quota are on file in this office. They are impartial and claimed to be entirely correct, but if an effort should be discovered or pointed out in them it will be duly corrected.
I beg that you will do all in your power to enable the officers acting under me to complete the draft promptly, fairly, and successfully.
The acting assistant provost-marshal-general of your State, Lieutenant Colonel B. H. Hill, U. S. Army through whom the orders for draft are sent, will give you any further particulars you may desire.
I am, sir, very respectfully, your obedient servant,
JAS. B. FRY,
(Similar letter sent October 8 to Governor Bradford, with respect to dart to be made on the First, Second and Third District of the State of Maryland for 2,787, 2,298, and 2,933 men of the first class, and stating that Major Jeffries would give any further particulars.)
COLUMBUS, OHIO, September 25, 1863.
Colonel JAMES B. FRY:
I am glad to know that the Department approves of my plan of filling up the old regiments. I have now to recommend that the several deputy provost-marshals of the State be also authorized to recruit for the old regiments. They are now comparatively idle and will make good recruiting officers. They should be authorized to furnish transportation to the recruits to this place, with direction to report to Captain Otis, superintendent of recruiting service, for muster and pay. the recruit should be permitted to select the regiment he wishes to join.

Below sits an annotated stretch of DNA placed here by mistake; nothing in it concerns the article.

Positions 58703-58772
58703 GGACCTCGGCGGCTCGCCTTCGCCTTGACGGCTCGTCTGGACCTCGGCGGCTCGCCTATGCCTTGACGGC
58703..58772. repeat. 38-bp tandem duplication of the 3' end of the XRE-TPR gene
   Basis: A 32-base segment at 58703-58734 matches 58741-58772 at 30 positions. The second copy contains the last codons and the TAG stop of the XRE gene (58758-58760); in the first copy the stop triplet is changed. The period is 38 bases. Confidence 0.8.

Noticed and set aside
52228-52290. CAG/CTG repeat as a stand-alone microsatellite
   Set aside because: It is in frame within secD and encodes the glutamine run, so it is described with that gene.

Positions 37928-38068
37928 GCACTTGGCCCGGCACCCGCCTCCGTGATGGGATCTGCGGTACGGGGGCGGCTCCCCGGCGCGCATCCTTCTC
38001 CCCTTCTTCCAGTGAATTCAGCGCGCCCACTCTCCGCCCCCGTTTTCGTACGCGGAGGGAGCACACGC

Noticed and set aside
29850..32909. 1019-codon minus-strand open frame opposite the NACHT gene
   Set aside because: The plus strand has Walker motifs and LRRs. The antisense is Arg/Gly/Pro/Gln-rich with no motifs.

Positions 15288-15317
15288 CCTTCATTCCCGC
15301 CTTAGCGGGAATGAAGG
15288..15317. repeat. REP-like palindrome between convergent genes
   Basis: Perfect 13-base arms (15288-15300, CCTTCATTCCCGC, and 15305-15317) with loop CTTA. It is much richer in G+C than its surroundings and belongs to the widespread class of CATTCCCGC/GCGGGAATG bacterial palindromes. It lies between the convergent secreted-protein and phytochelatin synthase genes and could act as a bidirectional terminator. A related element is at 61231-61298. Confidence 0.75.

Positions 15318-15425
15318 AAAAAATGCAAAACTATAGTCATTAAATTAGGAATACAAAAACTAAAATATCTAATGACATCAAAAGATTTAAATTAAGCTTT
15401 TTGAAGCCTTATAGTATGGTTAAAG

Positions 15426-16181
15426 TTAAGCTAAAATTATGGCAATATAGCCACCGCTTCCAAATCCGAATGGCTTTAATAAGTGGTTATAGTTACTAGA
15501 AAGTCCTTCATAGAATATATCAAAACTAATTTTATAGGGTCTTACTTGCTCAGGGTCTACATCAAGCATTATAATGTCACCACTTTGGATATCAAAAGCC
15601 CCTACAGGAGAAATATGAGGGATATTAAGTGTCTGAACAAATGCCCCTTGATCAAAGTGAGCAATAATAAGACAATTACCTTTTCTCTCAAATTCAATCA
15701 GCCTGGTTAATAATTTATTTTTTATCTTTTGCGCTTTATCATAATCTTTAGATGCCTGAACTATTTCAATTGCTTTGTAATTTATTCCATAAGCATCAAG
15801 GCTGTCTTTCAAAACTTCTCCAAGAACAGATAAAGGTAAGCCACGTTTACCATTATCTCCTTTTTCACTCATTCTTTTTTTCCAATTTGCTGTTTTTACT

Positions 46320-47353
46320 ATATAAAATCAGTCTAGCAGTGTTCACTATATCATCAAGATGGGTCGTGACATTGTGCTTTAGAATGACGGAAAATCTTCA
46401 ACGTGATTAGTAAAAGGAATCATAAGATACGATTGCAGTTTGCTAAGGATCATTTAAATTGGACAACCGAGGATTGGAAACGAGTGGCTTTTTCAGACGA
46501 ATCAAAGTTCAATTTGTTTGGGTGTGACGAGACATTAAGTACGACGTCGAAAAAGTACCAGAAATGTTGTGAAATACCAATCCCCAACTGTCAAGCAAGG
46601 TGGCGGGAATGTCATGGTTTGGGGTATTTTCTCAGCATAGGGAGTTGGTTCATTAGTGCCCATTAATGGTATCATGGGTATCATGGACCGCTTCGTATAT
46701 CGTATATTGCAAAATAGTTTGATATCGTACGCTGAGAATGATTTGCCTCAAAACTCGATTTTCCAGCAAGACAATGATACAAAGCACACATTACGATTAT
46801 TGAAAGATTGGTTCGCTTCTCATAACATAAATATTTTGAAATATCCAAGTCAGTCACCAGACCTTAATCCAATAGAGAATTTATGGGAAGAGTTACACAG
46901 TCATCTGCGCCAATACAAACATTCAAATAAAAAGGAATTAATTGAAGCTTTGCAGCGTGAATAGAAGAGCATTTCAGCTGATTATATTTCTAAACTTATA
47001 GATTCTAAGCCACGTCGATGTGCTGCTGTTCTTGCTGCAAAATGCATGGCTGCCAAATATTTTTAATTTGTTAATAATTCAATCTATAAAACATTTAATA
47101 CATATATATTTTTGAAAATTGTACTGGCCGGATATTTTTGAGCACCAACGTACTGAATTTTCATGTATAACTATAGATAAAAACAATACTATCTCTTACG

STATE OF OHIO, EXECUTIVE DEPARTMENT,
Columbus, September 25, 1863.
Colonel JAMES B. FRY,
Provost-Marshal-General, Washington, D. C.:
DEAR SIR: Since dispatching you this morning in relation to using the deputy provost-marshals of the State as recruiting agents for regiments in the field I have seen your form of circular to them bearing on this subject. This circular to a great extent anticipates me in the matter. I do not, however, like the feature allowing a premium to the person presenting the recruit; it will in my opinion tend rather to retard the work than promote it.
Authority simply to the deputy to enlist men and forward them to the rendezvous at this place, to be here mustered in by the superintendent of the recruiting service, is all that is required.
A faithful, vigorous effort on the part of your several deputies, added to the exertions of the recruiting officers who may be sent home from the several regiments in the field, will, I doubt not, prove sufficient to secure for the Government all the troops, it may require from this State.